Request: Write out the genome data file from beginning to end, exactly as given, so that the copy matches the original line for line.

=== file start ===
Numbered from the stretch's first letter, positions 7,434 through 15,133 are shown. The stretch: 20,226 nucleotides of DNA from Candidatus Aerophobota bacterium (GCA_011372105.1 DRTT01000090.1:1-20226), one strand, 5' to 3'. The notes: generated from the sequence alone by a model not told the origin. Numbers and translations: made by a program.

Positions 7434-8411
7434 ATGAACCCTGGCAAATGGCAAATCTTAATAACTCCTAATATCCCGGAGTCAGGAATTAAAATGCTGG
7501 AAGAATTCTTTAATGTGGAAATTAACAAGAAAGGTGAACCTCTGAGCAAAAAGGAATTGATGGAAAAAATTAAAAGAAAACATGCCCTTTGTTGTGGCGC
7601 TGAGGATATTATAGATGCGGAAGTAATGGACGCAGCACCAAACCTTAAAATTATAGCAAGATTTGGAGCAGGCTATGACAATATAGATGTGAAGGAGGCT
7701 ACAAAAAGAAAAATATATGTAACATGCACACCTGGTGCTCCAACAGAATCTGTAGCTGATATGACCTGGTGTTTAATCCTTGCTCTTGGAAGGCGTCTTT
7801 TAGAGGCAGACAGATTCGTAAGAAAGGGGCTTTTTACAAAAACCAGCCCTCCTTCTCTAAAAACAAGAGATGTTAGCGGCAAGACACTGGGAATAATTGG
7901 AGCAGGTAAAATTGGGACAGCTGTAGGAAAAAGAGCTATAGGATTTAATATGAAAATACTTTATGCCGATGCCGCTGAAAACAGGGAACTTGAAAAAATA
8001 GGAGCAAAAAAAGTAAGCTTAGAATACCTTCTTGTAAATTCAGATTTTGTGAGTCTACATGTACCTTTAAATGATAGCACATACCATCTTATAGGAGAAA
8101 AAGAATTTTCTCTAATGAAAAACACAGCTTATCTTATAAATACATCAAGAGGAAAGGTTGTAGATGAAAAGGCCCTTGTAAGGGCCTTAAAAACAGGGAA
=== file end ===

Numbered from the stretch's first letter, positions 7,434 through 15,133 are shown. The stretch: 20,226 nucleotides of DNA from Candidatus Aerophobota bacterium (GCA_011372105.1 DRTT01000090.1:1-20226), one strand, 5' to 3'. The notes: generated from the sequence alone by a model not told the origin. Numbers and translations: made by a program.

Positions 7434-8411
7434 ATGAACCCTGGCAAATGGCAAATCTTAATAACTCCTAATATCCCGGAGTCAGGAATTAAAATGCTGG
7501 AAGAATTCTTTAATGTGGAAATTAACAAGAAAGGTGAACCTCTGAGCAAAAAGGAATTGATGGAAAAAATTAAAAGAAAACATGCCCTTTGTTGTGGCGC
7601 TGAGGATATTATAGATGCGGAAGTAATGGACGCAGCACCAAACCTTAAAATTATAGCAAGATTTGGAGCAGGCTATGACAATATAGATGTGAAGGAGGCT
7701 ACAAAAAGAAAAATATATGTAACATGCACACCTGGTGCTCCAACAGAATCTGTAGCTGATATGACCTGGTGTTTAATCCTTGCTCTTGGAAGGCGTCTTT
7801 TAGAGGCAGACAGATTCGTAAGAAAGGGGCTTTTTACAAAAACCAGCCCTCCTTCTCTAAAAACAAGAGATGTTAGCGGCAAGACACTGGGAATAATTGG
7901 AGCAGGTAAAATTGGGACAGCTGTAGGAAAAAGAGCTATAGGATTTAATATGAAAATACTTTATGCCGATGCCGCTGAAAACAGGGAACTTGAAAAAATA
8001 GGAGCAAAAAAAGTAAGCTTAGAATACCTTCTTGTAAATTCAGATTTTGTGAGTCTACATGTACCTTTAAATGATAGCACATACCATCTTATAGGAGAAA
8101 AAGAATTTTCTCTAATGAAAAACACAGCTTATCTTATAAATACATCAAGAGGAAAGGTTGTAGATGAAAAGGCCCTTGTAAGGGCCTTAAAAACAGGGAA